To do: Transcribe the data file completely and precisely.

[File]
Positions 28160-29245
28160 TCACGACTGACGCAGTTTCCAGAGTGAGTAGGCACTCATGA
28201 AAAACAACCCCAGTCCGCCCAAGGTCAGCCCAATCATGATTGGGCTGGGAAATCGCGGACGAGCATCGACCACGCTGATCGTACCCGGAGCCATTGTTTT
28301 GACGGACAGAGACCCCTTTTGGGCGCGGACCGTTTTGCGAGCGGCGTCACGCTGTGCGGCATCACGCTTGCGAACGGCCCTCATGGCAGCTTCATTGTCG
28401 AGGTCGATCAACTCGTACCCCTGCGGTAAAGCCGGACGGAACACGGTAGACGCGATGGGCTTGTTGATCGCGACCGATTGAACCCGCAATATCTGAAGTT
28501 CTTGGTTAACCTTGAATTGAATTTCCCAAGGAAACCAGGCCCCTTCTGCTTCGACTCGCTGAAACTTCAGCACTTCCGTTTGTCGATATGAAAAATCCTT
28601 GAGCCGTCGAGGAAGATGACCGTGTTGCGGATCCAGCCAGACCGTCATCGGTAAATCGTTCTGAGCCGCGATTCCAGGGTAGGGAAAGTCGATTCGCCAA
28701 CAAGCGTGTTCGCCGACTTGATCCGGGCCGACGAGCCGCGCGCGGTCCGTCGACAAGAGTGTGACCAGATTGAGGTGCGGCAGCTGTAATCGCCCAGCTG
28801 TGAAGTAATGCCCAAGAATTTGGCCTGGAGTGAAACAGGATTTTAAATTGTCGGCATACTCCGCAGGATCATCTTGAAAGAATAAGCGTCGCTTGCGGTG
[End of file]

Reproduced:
Positions 28160-29245
28160 TCACGACTGACGCAGTTTCCAGAGTGAGTAGGCACTCATGA
28201 AAAACAACCCCAGTCCGCCCAAGGTCAGCCCAATCATGATTGGGCTGGGAAATCGCGGACGAGCATCGACCACGCTGATCGTACCCGGAGCCATTGTTTT
28301 GACGGACAGAGACCCCTTTTGGGCGCGGACCGTTTTGCGAGCGGCGTCACGCTGTGCGGCATCACGCTTGCGAACGGCCCTCATGGCAGCTTCATTGTCG
28401 AGGTCGATCAACTCGTACCCCTGCGGTAAAGCCGGACGGAACACGGTAGACGCGATGGGCTTGTTGATCGCGACCGATTGAACCCGCAATATCTGAAGTT
28501 CTTGGTTAACCTTGAATTGAATTTCCCAAGGAAACCAGGCCCCTTCTGCTTCGACTCGCTGAAACTTCAGCACTTCCGTTTGTCGATATGAAAAATCCTT
28601 GAGCCGTCGAGGAAGATGACCGTGTTGCGGATCCAGCCAGACCGTCATCGGTAAATCGTTCTGAGCCGCGATTCCAGGGTAGGGAAAGTCGATTCGCCAA
28701 CAAGCGTGTTCGCCGACTTGATCCGGGCCGACGAGCCGCGCGCGGTCCGTCGACAAGAGTGTGACCAGATTGAGGTGCGGCAGCTGTAATCGCCCAGCTG
28801 TGAAGTAATGCCCAAGAATTTGGCCTGGAGTGAAACAGGATTTTAAATTGTCGGCATACTCCGCAGGATCATCTTGAAAGAATAAGCGTCGCTTGCGGTG